Open bolt means that when the rifle is ready to fire, the bolt is locked all the way back. Upon pulling the trigger, the bolt moves forward, picking up a cartridge, chambering it, firing it by means of a fixed firing pin, and then extracting and ejecting the spent case and locking open again, ready for another shot. This system can be used with either locked or blowback actions, and the Scotti X uses a two-lug rotating bolt to lock during firing.
I will have a full video on the Scotti Model X coming later, in which I will address some issues like the difficulty of shooting accurately with an open-bolt rifle and the apparent need for lubricated ammunition in both examples of the gun that I have fired.
This isn’t really a forgotten weapon, but it is a very fun concept gun that my friend Karl put together while we have been experimenting with the Slidefire stocks. These are stocks that allow a rifle to “float”. The idea is that you hold your trigger finger in a fixed position and pull the rifle action forward. This causes you to fire the gun, and recoil then pushes the action backwards into the stock and resets the trigger until your continued forward pressure on the action pulls the trigger into your finger again. That may not make a lot of sense, but we have some slow motion footage of it working in the video below.
What makes these interesting is that by US law, a gun like this is not a machine gun, and may be owned by anyone who can legally own any typical rifle. With some experimentation, we found that single stage triggers with light pull weight make a big difference in allowing a Slidefire gun to run smoothly and easily. With this setup (and a 20″ heavy chrome-lined barrel), the gun comes remarkably close to the effectiveness of a true squad automatic weapon.
In fact, when we sent our friends at KE Arms some clips form this filming session, they thought it was a cool enough concept that they decided to build a rifle to this spec and offer it for sale. If you’re interested in having one yourself (complete with our logo on the receiver!), check it out:
I occasionally do work for Armament Research Service, and they recently published one of my pieces as Research Note #8, on the subject of self-loading rifle durability. Rifles, in general, are pretty durable items, with only a few elements subject to potentially incapacitating damage when in normal use. You can see my complete article on the subject in PDF format at the ARES site.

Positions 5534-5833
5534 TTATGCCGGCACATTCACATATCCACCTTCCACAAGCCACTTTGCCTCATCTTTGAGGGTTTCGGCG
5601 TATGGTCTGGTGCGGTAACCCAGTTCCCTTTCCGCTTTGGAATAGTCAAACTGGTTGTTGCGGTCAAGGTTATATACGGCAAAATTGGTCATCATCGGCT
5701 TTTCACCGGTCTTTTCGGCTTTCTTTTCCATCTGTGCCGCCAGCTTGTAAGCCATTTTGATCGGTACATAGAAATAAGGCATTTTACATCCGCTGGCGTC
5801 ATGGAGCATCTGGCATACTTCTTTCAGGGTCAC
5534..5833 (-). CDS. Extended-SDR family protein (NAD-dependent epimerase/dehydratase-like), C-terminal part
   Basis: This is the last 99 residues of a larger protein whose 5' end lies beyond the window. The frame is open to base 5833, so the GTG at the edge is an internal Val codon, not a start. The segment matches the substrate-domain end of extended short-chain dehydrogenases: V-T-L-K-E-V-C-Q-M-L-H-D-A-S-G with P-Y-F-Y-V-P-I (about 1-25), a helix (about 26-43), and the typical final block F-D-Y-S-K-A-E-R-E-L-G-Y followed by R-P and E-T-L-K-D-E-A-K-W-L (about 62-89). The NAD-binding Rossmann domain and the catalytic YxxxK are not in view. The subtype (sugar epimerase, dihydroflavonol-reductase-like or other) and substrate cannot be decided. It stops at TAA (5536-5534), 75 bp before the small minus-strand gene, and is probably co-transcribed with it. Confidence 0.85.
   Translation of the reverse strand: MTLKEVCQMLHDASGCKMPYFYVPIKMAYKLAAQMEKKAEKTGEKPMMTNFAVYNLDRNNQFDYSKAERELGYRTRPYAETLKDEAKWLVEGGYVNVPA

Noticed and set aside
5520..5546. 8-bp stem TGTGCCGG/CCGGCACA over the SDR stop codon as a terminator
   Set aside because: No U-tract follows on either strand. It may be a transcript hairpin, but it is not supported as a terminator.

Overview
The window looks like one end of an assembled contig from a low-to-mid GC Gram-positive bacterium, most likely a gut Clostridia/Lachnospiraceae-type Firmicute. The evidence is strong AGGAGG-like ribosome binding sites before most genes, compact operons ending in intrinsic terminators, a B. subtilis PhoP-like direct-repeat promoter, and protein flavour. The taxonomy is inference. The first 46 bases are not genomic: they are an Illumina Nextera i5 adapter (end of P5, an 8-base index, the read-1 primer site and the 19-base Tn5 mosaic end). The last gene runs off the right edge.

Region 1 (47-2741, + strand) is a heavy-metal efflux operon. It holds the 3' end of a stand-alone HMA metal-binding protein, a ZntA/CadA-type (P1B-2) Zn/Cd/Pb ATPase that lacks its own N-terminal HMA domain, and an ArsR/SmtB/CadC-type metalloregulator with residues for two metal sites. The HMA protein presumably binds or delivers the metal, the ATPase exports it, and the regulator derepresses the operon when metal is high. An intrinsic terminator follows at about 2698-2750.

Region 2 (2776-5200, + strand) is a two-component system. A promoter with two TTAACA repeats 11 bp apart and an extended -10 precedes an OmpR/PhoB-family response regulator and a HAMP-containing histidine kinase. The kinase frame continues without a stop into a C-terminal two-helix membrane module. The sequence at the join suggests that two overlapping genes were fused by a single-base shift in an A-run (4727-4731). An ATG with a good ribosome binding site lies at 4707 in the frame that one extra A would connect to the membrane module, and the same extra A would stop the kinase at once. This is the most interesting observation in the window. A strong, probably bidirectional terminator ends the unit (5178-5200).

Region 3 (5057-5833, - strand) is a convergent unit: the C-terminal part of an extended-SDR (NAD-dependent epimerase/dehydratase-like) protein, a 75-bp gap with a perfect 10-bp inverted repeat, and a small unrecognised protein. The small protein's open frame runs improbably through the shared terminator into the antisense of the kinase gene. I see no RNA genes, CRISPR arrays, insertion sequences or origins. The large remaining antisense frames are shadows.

So a friend of mine handed my this Remington 870 Competition, and asked me if I would like to do a video on it…and my immediate thought was, why would I? The 870 is one of the most iconic and mass-produced shotguns of all time, and there really isn’t anything about them that isn’t fairly well known, right? Well, I was wrong because this wasn’t just any 870. It was an 870 Competition:
As a followup, I should say that the 870 Competition was introduced in 1981 and about 5500 were made, but I have gotten conflicting information on whether they were discontinued in 1982 or 1986, or perhaps they were all made in 1981 but it took until 1986 for them all to sell. I have a question in with Remington on that subject, but as of the time of this writing I have not gotten an answer.
Father (grandfather?) and son in Afghanistan with a Martini and an SMLE. Photo from Modern Wars Old Guns
One day the boy will inherit the SMLE, and probably go on fighting whichever country has decided to occupy Afghanistan by that time. Maybe it will be China? They haven’t taken a turn yet. Having the will and strength to fight invaders is a good thing; having to actually do it for a hundred years straight is not conducive to a healthy and prosperous society.
That said, I wouldn’t mind having one of those bandoliers myself. And who knows if the Martini is British or locally made.
I have a couple of rifles that I no longer need in the collection and might interest folks here. All prices include shipping, and the guns are all C&R eligible. No international sales – sorry. If you’d like one of them, just drop me an email at email@example.com. Thanks!